United States District Court, D. New Hampshire
Robert V. Towle
Warden, New Hampshire State Prison Opinion No. 2017 DNH 107
K. Johnstone United States Magistrate Judge
the court in this habeas action, is petitioner Robert
Towle's motion for compliance (Doc. No. 75), requesting
that the court order the respondent to produce trial
transcripts referenced in defendant's motion for summary
judgment (Doc. No. 72). Respondent objects (Doc. No. 76).
petitioner filed a petition for a writ of habeas corpus (Doc.
No. 1) on April 7, 2015. On April 22, 2016, the respondent
filed an answer to the habeas petition, which stated that the
transcripts identified as relevant by the petitioner
“will be filed conventionally with this Court.”
Doc. No. 15, at 2. The respondent filed a motion to dismiss
(Doc. No. 18) on June 28, 2016. On July 1, 2016, the
respondent filed transcripts to be considered by the court in
conjunction with the motion to dismiss, that were accompanied
by a cover letter. The cover letter, which consisted of a
list of transcripts submitted, was identified in the docket
as an “addendum” (Doc. No. 19) to the motion to
dismiss. Counsel for the respondent did not send copies of
the addendum or transcripts to the petitioner.
April 3, 2017, the respondent filed a motion for summary
judgment (Doc. No. 72), which specifically references the
transcripts submitted as an addendum to the motion to
dismiss. The petitioner has filed the instant motion for
compliance (Doc. No. 75) in an effort to secure the
transcripts addended to the respondent's motion to
dismiss, and upon which the respondent relies in his summary
asks the court to direct that the respondent serve him with
copies of the transcripts filed conventionally in this
matter, citing Rule 5 of the Rules Governing Section 2254
Cases in the United States District Courts (“§
2254 Rules”). Respondent objects, stating that neither
§ 2254 Rule 5, nor “this Court's practice in
Section 2254 cases” require him to serve the petitioner
with conventionally filed transcripts. Doc. No. 76, at 1.
of the Federal Rules of Civil Procedure requires that all
pleadings filed by a party be provided to every other party
to the action. See Fed.R.Civ.P. 5; see also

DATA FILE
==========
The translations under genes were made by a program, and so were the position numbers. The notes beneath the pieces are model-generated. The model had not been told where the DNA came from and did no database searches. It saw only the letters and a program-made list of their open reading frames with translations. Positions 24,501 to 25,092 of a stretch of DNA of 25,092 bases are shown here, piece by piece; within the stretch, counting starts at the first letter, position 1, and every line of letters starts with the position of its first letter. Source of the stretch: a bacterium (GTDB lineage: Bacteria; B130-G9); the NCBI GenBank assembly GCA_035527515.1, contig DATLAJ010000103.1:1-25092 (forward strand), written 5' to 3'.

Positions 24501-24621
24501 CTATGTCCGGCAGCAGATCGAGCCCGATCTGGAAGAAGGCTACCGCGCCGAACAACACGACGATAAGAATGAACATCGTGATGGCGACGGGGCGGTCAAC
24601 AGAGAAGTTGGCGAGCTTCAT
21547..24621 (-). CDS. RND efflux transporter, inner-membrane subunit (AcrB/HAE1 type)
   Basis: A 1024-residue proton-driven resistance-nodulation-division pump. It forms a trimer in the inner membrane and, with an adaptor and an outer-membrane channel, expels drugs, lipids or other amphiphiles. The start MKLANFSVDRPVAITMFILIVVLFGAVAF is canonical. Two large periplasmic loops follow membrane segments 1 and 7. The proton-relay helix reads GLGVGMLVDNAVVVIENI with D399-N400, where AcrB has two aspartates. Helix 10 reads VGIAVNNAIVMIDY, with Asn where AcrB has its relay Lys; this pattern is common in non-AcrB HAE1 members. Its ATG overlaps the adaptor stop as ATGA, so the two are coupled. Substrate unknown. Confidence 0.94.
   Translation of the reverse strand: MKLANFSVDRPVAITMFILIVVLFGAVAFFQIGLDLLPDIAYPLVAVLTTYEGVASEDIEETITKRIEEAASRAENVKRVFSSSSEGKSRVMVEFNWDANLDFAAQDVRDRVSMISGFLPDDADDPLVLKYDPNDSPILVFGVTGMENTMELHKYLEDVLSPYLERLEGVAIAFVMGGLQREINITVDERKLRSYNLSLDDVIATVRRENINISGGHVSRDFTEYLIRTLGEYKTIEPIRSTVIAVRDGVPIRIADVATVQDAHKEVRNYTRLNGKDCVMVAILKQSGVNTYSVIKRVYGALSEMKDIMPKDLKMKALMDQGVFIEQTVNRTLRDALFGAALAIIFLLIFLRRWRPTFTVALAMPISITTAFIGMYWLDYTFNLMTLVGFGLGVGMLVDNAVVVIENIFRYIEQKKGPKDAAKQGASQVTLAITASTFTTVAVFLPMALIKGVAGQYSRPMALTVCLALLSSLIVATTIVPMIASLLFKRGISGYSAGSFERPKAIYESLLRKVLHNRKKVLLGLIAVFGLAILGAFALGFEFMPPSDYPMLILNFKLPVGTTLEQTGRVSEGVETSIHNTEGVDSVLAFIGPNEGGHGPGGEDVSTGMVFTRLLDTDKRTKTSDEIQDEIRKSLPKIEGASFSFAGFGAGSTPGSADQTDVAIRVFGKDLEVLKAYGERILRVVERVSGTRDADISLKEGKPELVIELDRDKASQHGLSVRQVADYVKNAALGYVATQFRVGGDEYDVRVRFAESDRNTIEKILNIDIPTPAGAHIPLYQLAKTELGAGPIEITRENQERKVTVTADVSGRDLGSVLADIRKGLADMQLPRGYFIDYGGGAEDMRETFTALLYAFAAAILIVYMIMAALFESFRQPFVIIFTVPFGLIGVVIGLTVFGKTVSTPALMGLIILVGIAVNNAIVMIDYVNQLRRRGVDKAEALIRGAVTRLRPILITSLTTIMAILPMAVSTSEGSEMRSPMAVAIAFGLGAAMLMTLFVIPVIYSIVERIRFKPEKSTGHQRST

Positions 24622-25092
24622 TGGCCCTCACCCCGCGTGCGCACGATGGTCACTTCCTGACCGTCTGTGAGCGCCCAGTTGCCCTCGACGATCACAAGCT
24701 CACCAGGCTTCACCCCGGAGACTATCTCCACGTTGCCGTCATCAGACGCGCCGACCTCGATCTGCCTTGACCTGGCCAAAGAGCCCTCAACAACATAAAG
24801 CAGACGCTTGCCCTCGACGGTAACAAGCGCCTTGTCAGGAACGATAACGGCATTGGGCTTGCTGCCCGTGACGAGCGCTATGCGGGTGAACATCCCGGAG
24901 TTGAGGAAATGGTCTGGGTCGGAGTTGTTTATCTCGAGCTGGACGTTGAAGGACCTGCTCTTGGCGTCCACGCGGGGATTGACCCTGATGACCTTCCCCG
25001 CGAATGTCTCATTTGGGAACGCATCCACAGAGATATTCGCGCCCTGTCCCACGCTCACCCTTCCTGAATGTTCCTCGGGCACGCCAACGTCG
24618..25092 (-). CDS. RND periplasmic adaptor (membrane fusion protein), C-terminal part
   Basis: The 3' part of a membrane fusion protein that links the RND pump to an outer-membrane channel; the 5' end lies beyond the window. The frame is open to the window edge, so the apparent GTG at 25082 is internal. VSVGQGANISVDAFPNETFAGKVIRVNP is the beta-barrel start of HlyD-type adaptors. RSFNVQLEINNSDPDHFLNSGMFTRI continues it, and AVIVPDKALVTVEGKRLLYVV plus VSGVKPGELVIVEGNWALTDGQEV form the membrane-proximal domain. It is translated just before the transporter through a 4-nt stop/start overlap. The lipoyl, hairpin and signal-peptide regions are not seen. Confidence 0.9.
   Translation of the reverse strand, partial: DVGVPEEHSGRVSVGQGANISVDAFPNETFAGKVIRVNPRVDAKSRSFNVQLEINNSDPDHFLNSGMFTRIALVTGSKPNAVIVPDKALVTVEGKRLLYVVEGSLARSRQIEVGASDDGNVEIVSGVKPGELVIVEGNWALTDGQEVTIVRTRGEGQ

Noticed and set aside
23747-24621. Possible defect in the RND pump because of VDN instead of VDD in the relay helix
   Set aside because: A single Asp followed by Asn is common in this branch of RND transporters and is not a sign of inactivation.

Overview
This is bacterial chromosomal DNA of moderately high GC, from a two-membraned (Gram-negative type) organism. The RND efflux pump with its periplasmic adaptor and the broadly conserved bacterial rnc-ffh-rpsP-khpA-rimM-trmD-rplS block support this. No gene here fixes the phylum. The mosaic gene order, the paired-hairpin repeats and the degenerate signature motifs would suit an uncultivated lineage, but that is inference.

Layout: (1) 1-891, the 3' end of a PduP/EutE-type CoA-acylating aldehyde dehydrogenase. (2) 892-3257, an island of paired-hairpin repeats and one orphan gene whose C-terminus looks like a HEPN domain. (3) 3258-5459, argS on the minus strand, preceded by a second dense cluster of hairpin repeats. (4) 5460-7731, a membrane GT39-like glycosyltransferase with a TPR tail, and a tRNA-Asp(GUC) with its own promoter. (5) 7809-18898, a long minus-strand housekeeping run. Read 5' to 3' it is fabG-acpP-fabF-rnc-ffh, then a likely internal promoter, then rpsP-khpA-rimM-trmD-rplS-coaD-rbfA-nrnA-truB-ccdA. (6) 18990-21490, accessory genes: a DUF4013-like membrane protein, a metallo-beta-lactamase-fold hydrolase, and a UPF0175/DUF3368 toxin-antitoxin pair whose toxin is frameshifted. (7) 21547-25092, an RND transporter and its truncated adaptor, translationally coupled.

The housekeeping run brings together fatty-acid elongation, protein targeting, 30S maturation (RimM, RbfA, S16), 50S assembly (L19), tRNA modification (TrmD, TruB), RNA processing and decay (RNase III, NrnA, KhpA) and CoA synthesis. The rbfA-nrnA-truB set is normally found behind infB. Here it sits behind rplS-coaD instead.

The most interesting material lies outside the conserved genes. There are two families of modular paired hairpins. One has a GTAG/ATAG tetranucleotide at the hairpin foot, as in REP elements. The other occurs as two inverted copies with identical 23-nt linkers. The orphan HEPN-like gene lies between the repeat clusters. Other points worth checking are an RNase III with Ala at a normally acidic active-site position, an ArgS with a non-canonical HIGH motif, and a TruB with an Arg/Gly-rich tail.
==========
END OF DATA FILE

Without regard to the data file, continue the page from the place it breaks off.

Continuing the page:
Rule 12, Rules Governing Section 2254 Cases in the United
States District Court (“§ 2254 Rules”)
(Federal Rules of Civil Procedure apply to habeas proceedings
“to the extent that they are not inconsistent with any
statutory provisions or these rules”). “A copy of
a written instrument that is an exhibit to a pleading is a
part of the pleading for all purposes.” Fed.R.Civ.P.
Rodriguez v. Fla. Dep't of Corrs., the Eleventh
Circuit held that in the context of a state's answer to a
§ 2254 petition, “exhibits to the pleading must
also be served, regardless of whether they were filed at the
same time.” 748 F.3d 1073, 1076-77 (11th Cir. 2014).
This includes documents that are “filed separate from
the answer, but [are] referred to in it.” Id.
at 1076. The Fourth and Fifth Circuits have also held that
“all documents referenced in the State's answer and
filed with the Court must be served on the habeas
petitioner.” Id. at 1077 (citing Sixta v.
Thaler, 615 F.3d 569, 572 (5th Cir. 2010) and
Thompson v. Greene, 427 F.3d 263, 268 (4th Cir.
the transcripts were first mentioned in the respondent's
April 22, 2016, answer, see Doc. No. 15, at 2; but were
actually entered into the record on July 1, 2016, as an
addendum to the respondent's June 28, 2016, motion to
dismiss (Doc. No. 18). See July 1, 2016, Addendum
(Doc. No. 19). As the transcripts were referenced in the
answer, the transcripts are treated as a part of the pleading
itself. See Fed.R.Civ.P. 10(c). As Rule 5(a)
requires that all pleadings must be provided to every party,
the respondent has the responsibility to serve the petitioner
with a copy of the transcripts.
the local rules of this court require that “[d]ocuments
that are filed conventionally shall be conventionally served
in accordance with the Federal Rules of Civil/Criminal
Procedure and the local rules of this court.” AP 3.9.
All of the respondent's pleadings, including the
attachments thereto, therefore, must be served on the
petitioner under Rules 5(a) and 10(c) and AP
counsel claims that her failure to provide the petitioner
with copies of conventionally filed documents in this case is
consistent with § 2254 Rule 5. Section 2254 Rules 5(c)
and 5(d) require that the respondent file, with the answer,
transcripts and other documents. Those rules neither state
nor imply that such attached documents need not be served on
the petitioner. See Crespin v. Stephens, No.
3:15-cv-818-D-BN, 2015 U.S. Dist. LEXIS 137855, at *7, 2015
WL 5924405, at *3 (N.D. Tex. Oct. 8, 2015)
(“Respondent's inclusion of those portions of the
state court records cited in his answer in a separate filing
with the rest of the state court records - a filing not
served on Petitioner - coupled with his decision not to
physically attach those applicable portions as exhibits to
the answer . . . [and] not serving Petitioner with those
portions of the state court records relied on in - yet not
physically attached as exhibits to - the answer does seem to
strain . . . the Habeas Rules and Civil Rules
to the extent the respondent's counsel relies on a bald
assertion that “this Court's practice, ” Doc.
No. 76, at 1, is not to require transcripts to be
conventionally served on pro se prisoners, her reliance is
misguided. It is the practice of this court to ensure that
the parties follow all of the applicable substantive and
procedural laws and rules in this and all cases before it. If
respondent's counsel is stating that it has ...